With Europe's airport staffers scrambling to send tens of thousands of flights into the air to make up for a week's worth of halted traffic and stranded travelers thanks to Iceland's Eyjafjallajökull volcano, researchers at the U.K.'s University of Reading are taking the first direct measurements of the ash plume parked over Scotland.

The researchers are using a newly developed weather balloon, a miniature laser system and a measurement technique originally developed to study the properties of Saharan dust clouds for climate models to gather detailed information on the ash plume's position, extent and structure.

Measurements taken thus far have shown a 500-meter-thick layer of volcanic dust at 4,000 kilometers overhead, with most particles about one millionth of a meter (one micron) in diameter, according to Giles Harrison, a professor of atmospheric physics in Reading's Meteorology Department, and fellow researcher Keri Nicoll. Another plume from Eyjafjallajökull is due to sweep across the U.K. in the next few days.

Reading researchers, of course, aren't the only ones with high-tech ash-plume observations under way. Scientists at Denmark's Risø DTU National Laboratory for Sustainable Energy are using LiDAR (lIght detection and ranging) technology to follow the progress of the ash cloud from Eyjafjallajökull across their country. LiDAR systems, which can shoot a laser beam up into the air to strike particles and then reflect back, are expected to provide more details about the actual height and development of the ash cloud as well as qualitative measurements of the volcanic ash concentrations in the cloud.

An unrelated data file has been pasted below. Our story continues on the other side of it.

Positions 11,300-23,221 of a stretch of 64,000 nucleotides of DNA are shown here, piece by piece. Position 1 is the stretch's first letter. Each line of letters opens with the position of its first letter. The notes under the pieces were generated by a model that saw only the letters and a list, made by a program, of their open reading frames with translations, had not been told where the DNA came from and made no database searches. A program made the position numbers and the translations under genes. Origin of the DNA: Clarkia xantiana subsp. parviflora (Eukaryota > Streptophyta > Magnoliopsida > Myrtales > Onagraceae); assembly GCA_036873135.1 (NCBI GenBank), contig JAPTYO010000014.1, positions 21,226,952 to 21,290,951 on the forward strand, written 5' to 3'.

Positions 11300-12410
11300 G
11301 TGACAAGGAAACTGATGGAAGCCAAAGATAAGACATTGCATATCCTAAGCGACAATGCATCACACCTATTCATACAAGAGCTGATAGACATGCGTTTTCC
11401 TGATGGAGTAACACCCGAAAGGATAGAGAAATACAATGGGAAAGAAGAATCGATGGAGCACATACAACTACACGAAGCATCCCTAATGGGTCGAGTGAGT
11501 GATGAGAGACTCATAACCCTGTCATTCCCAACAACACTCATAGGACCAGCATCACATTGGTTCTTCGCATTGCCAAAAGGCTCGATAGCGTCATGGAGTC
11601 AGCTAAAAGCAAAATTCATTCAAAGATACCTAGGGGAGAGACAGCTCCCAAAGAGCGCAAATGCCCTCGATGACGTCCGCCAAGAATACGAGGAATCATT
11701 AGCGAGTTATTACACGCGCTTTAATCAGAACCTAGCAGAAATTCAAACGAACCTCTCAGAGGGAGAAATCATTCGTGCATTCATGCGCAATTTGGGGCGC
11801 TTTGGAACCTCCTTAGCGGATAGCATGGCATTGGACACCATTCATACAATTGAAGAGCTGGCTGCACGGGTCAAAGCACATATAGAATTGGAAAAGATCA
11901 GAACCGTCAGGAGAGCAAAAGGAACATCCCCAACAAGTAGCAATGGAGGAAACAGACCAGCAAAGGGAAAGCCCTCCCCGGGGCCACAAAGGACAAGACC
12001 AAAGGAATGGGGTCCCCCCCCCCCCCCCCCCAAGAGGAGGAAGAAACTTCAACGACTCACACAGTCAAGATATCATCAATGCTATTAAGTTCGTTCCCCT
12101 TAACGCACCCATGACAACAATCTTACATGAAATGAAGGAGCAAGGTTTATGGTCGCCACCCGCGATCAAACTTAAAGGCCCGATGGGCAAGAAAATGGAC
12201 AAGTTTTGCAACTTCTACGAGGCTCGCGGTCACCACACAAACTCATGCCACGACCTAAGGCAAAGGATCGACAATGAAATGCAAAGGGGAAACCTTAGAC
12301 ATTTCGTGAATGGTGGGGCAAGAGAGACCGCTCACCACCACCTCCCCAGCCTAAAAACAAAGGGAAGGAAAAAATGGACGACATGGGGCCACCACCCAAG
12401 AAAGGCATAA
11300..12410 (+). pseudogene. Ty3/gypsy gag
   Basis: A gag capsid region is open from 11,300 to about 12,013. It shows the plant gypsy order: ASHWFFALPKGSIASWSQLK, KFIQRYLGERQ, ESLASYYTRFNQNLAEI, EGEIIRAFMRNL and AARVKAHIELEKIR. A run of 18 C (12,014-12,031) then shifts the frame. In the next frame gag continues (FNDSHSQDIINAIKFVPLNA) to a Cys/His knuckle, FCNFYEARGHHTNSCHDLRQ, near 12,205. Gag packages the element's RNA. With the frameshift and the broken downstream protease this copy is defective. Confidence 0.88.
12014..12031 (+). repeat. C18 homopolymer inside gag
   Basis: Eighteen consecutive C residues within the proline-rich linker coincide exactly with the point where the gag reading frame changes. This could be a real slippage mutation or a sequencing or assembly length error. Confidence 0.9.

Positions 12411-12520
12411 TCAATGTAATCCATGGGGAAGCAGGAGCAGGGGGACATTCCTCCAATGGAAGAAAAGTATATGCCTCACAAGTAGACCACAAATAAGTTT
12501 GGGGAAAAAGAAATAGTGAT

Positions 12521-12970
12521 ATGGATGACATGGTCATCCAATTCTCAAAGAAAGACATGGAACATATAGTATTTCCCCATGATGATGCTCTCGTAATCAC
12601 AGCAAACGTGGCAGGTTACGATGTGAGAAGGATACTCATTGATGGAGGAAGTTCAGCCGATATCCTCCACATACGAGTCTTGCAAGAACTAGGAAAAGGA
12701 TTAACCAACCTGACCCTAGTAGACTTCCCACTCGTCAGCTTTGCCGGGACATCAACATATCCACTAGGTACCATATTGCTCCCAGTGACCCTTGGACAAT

Officials have broken the affected areas of airspace around Europe into three tiers: normal flight zones where ash no longer poses a risk, no-fly zones where ash remains in high concentrations, and intermediate, potentially hazardous zones where flights can proceed with caution, subject to route restrictions and other limitations.

To draw those boundaries, flight controllers were forced to determine what constitutes an acceptable level of volcanic ash, despite a lack of data to inform their assessment. With the help of the experiments under way, hopefully future assessments will be based on stronger knowledge of the shape and activity of volcanic ash plumes.

A 2006 view of Eyjafjallajökull from a recreation area on the Sólheimajökull, a glacier on the nearby Katla Volcano, courtesy of Advanstra via Wikimedia Commons